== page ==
The study showed that fish oil improved respiratory muscle strength and endurance, compared to a placebo. Supplementing also maintained normal circulating levels of triglycerides, HDL-cholesterol and lactate.
9. Bone Health
Rickets is a bone disorder caused by a dietary deficiency in calcium, vitamin D or phosphate. Individuals with rickets have weak bones, reduced growth and sometimes bone deformities.
This study in Nigerian children with rickets showed that supplementing with 1000 or 2000 mg of calcium daily for 24 weeks was more effective at treating rickets than 500 mg of calcium.
10. Muscles and Physical Performance
Creatine is the most popular supplement used to enhance muscle growth and strength.
This systematic review and meta-analysis of randomized controlled trials concluded that supplementing with creatine effectively improves strength performance in the upper body limbs.
Osteoarthritis is a degenerative joint disease characterized by the breakdown of cartilage in joints. Previous observational studies show that low levels of vitamin D are associated with knee osteoarthritis.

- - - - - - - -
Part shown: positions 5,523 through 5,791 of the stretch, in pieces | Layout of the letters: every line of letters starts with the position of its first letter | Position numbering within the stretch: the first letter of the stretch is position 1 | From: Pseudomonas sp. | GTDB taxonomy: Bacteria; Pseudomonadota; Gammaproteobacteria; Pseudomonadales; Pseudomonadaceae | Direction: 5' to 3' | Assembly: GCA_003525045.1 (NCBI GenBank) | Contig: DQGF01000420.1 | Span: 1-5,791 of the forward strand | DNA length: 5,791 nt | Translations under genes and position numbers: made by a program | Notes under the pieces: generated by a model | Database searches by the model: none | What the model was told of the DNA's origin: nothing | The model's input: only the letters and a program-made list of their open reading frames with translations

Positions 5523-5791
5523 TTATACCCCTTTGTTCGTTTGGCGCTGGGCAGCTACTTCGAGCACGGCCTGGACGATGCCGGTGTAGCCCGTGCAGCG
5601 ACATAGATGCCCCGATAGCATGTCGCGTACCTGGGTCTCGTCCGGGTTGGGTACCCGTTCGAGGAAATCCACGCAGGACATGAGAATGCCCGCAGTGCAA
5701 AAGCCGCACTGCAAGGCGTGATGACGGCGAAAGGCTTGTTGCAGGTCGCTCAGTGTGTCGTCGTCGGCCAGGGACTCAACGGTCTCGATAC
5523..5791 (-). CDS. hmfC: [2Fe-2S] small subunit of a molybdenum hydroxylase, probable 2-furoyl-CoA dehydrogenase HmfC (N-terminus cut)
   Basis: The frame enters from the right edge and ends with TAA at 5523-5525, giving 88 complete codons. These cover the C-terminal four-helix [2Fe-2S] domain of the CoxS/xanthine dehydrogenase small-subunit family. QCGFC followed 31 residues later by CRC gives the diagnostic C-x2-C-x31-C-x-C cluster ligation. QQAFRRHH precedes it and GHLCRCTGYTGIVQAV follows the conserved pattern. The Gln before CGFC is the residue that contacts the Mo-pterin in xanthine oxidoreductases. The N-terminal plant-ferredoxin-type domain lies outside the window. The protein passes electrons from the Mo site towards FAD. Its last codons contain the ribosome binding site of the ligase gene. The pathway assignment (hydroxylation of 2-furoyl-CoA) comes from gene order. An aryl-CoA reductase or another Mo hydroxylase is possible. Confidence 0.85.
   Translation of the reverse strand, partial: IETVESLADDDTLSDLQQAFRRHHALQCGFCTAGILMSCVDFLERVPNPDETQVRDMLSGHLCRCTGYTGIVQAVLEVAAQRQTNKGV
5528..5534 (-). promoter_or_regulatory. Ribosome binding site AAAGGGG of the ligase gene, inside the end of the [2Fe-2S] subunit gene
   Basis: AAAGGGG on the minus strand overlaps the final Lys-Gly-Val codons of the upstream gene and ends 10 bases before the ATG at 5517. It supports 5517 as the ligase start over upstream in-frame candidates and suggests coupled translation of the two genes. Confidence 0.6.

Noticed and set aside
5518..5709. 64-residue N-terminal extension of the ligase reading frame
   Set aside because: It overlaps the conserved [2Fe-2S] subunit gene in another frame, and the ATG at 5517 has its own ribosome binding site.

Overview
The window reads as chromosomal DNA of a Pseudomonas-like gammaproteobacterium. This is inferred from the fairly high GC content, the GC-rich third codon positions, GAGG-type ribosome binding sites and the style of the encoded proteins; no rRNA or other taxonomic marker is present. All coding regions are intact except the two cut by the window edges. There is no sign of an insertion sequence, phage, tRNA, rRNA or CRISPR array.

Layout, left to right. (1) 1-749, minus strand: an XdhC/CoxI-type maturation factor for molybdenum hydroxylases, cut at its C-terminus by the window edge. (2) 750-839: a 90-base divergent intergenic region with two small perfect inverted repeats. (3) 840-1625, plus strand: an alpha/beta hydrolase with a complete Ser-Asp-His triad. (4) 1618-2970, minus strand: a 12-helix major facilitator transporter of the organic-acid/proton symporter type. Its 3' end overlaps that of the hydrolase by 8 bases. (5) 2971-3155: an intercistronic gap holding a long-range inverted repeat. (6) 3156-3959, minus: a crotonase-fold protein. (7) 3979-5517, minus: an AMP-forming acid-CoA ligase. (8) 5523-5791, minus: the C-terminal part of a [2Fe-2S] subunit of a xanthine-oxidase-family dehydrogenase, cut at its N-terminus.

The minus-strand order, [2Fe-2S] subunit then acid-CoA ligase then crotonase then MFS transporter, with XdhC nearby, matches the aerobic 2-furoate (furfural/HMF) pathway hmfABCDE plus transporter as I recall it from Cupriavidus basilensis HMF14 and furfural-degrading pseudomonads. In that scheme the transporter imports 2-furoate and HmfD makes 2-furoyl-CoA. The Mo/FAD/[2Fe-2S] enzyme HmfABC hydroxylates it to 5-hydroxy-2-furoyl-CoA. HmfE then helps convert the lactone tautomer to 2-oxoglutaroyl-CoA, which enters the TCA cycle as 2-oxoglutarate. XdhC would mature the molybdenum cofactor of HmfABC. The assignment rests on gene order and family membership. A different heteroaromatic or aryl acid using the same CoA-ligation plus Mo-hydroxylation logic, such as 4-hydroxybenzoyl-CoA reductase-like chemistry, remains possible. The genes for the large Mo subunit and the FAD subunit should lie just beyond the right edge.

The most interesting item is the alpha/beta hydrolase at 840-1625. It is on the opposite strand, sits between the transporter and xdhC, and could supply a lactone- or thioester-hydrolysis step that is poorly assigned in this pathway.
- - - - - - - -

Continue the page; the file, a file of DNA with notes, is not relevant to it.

This randomized controlled trial showed that supplementing with 800 IU of vitamin D3 daily for 3 years did not slow the progression of osteoarthritis. It also did not reduce pain, stiffness or functional loss, compared to a placebo.
12. Women’s Health
Supplementing with phytoestrogens, which resemble the female sex hormone estrogen, is popular among women trying to manage their menopausal symptoms. They are mainly found in soy products and nuts.
This meta-analysis of randomized controlled trials suggests that supplementing with phytoestrogens modestly reduces the frequency of hot flashes and vaginal dryness, whereas they have no effects on night sweats.